Unlike the vivid dreams which Vicino Orsini dramatized in his Boschetto at Bomarzo, Cardinal Gambara’s garden isn’t an overtly autobiographical creation. Instead, the Cardinal turned to a committee of the best architects, garden-designers, and hydraulic engineers of the Day. Architect Giacomo Barozzoi, more commonly known as “Il Vignola,” conceived the master plan, and built a series of terraces, which he organized along a central north-south spine of flowing water, which cascades down a hillside. Our very busy friend Pirro Ligorio was summoned to contribute ideas about adding elements of surprise, such as hidden fountains. And Thomaso Chiruchi, a hydraulics specialist, made sure that the water that moved through the elaborate network of rills and pools and fountains performed as intended.
On the afternoon of May 14, 2014 when I explored Villa Lante, the weather, which during our morning hours at the gardens of Bomarzo had been fair, became
temperamental. Our visit began under blue skies. But shortly, a hazy overcast prevailed. Soon, dark clouds gathered, and not long after, fat raindrops pelted us. Finally, almost as if Italy was mimicking the mercurial climate of England, golden sunlight reappeared. This made my job as garden-photographer difficult, and so I’ll inject a smattering of sunny-day photos (all courtesy of Il Pegaso Bookshop) into my sequence of cloudy-day pictures.
Just as Vicino Orsini used images of Bears in his woodland garden at Bomarzo, Cardinal Gambara’s gardens at Villa Lante include much visual-name-punning about “Gamberi”…or “Crayfish.”
When a Mannerist garden-maker had a surname that recalled an animal — or a crustacean — this was occasion for much humor and commotion. God forbid that a garden-maker had NOT possessed a name that was also useful for word-play!
But, before we enter the Gardens Proper, we encounter Pegasus.
We climb, up toward the Main Garden.
The Main Garden has twelve sections.
#1: Fountain of the Deluge (Grotto)
#2: Houses of the Muses
#3: Fountain of the Dolphins
#4: Water Chain
#5: Fountain of the Giants
#6: The Cardinal’s (Water) Table
#7: Fountain of the Lights (or Cave)
#8: Grotto of Venus
#9: Grotto of Neptune
#10: Palazzina Gambara
#11: Palazzina Montalto
#12: Fountain of the Moors (Water Garden surrounded by extensive knot gardens)
Area #12 is on the lowest level of the gardens. Area #1 is at the highest level. Visitors currently are directed to enter the gardens at the bottom of the hill, where they begin their garden walks by the Fountain of the Moors. But this sequence REVERSES the order in which Vignola intended the areas of the gardens to be discovered.
During Cardinal Gambara’s time, his visitors began their garden perambulations by the rustic and vine-covered Grotto of the Fountain of the Deluge, at the top of the hill. As Gambara’s guests proceeded down through the garden, they followed the course of a stream which was channeled through various garden structures and which fed increasingly elaborate fountains, until they ended their wanderings at the severely-geometric water garden named the Fountain of the Moors. The sounds of water as it splashes against rock and cascades down rills and sprays from fountains pervade a visitor’s senses. This tension between the dynamism of moving water and the immobility of the stones which Gambara’s masons carved to direct the downward flow of the stream provides the dialogue—both visual and aural— for this particular garden. Being a Mannerist-era design, the detailing of the garden’s ornaments are often surprising. A long Rill, with edges composed of stone carvings that replicate the legs of hundreds of crayfish (yet another pun on the name of the garden’s owner), directs rapidly-gushing water toward a long, stone table, where a central channel of languidly-flowing water provided a setting for elaborate banquets. Platters of delicacies were floated along the stream, put there to be snatched by Gambara’s hungry guests. Ahhh….’twas good to be a Cardinal!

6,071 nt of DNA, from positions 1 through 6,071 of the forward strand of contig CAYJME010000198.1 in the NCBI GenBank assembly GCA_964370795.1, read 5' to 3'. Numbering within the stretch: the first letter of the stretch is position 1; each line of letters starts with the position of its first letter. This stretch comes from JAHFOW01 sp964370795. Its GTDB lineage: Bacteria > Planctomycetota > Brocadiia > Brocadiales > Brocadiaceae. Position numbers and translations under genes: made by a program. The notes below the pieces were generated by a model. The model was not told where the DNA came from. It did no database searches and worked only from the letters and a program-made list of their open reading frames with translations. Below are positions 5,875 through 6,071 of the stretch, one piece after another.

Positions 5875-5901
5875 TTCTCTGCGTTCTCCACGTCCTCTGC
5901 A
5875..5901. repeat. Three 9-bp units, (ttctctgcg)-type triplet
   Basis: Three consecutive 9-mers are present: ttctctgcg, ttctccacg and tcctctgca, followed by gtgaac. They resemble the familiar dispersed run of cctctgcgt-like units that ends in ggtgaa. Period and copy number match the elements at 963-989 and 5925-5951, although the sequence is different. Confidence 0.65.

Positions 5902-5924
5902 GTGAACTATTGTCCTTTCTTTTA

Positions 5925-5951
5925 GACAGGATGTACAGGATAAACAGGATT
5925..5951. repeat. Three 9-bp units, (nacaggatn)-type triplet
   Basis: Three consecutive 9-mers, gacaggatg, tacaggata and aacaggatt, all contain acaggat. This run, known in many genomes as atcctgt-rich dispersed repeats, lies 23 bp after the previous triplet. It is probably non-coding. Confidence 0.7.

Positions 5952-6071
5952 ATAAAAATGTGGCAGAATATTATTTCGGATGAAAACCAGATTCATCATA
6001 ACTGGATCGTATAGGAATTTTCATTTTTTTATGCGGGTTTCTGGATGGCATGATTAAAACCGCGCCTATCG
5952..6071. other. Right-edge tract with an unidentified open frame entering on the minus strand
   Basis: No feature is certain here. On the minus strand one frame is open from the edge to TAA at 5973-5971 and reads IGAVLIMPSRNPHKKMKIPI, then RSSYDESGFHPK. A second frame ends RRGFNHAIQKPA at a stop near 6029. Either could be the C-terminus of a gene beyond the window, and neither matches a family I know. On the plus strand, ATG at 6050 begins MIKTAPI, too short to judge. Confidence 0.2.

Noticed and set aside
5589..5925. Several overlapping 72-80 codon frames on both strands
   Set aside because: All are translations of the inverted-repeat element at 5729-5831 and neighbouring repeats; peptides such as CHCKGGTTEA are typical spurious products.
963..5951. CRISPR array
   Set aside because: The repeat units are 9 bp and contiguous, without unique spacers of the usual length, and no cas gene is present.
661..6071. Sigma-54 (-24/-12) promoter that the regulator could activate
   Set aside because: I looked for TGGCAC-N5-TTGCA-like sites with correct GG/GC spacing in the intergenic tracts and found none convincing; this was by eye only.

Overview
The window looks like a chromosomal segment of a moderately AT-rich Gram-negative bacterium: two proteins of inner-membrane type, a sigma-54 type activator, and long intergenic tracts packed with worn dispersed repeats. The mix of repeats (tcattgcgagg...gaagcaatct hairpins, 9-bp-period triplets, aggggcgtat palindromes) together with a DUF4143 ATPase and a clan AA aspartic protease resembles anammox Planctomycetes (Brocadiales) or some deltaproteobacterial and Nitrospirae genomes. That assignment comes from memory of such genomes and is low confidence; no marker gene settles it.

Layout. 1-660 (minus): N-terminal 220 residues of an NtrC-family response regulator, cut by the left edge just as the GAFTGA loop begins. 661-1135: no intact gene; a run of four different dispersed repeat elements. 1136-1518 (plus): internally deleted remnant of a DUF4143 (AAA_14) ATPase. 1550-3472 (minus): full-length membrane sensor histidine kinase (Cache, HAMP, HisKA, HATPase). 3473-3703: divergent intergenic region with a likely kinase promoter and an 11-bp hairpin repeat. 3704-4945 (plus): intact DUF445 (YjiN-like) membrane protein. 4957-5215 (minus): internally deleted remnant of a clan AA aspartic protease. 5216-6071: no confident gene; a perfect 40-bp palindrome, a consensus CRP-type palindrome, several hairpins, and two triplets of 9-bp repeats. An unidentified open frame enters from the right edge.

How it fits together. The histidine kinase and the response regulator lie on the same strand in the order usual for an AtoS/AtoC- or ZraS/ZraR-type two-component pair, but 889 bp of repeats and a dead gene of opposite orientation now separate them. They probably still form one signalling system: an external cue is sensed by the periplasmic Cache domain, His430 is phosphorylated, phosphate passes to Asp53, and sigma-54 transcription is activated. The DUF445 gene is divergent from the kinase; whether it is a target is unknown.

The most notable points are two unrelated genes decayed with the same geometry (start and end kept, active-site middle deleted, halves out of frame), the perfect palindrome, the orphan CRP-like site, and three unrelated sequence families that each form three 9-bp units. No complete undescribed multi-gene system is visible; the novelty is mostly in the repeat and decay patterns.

In the spirit of living, for just a little while, like guests of this particular Cardinal, we’ll take a stroll through his gardens. But we’ll pretend that we’ve been declared Very Special Visitors, and are thus allowed to encounter his garden areas in their intended sequence…from top to bottom. We’ll first climb toward the highest point of his property, and through the parklands which were once a hunting preserve.
#1 on the Map: FOUNTAIN OF THE DELUGE, & #2 on the Map: THE HOUSES OF THE MUSES
#3 on the Map: FOUNTAIN OF THE DOLPHINS
#4 on the Map: WATER CHAIN
#5 on the Map: FOUNTAIN OF THE GIANTS (or RIVERS)
#6 on the Map: CARDINAL’S TABLE
#7 on the Map: FOUNTAIN OF THE LIGHTS (or of the Cave)
#s 8 & 9 on the Map: GROTTOES OF VENUS, AND OF NEPTUNE
JUST BELOW THE FOUNTAIN OF THE LIGHTS:
#s 10 & 11 on the Maps: PALAZZINA GAMBARA & PALAZZINA MONTALTO
The land upon which the gardens were built had long been used as a summer residence by the various Bishops of Viterbo. Due to the fleeting nature of the Bishops’ occupancies, relatively “simple” structures were required to house them. Thus, both the Palazzina Gambara, and its twin Palazzina Montalto, are small. Each consists of a garden-level loggia used for entertaining, with an apartment on the upper floor.
Oddly, interior photography is allowed at the Palazzina Montalto, but prohibited at the Palazzina Gambara. These little party pavilions are named for the various Cardinals who commissioned them. Cardinal Gambara’s “casino” was erected in 1578. His successor, Cardinal Montalto, completed a twin garden pavilion
in 1590. The ground-level loggias of both pavilions are decorated with exquisite frescoes which cover the walls and ceilings.
First, my photos of the interior of the Palazzina Montalto:
Now, Il Pegaso Bookshop’s photos of the interior of Palazzina Gambara:
#12 on the Map: THE FOUNTAIN OF THE MOORS (or the WATER SQUARE ), with elaborate boxwood parterres, surrounding the water garden
Following our hours in Cardinal Gambara’s pleasure-gardens, we ducked into Il Pegaso Bookshop, where I was surprised at the dearth of English-language documentation about Villa Lante. Nevertheless, I was overjoyed to acquire their Italian-language booklet, with all of its beautiful, sunny-day photos.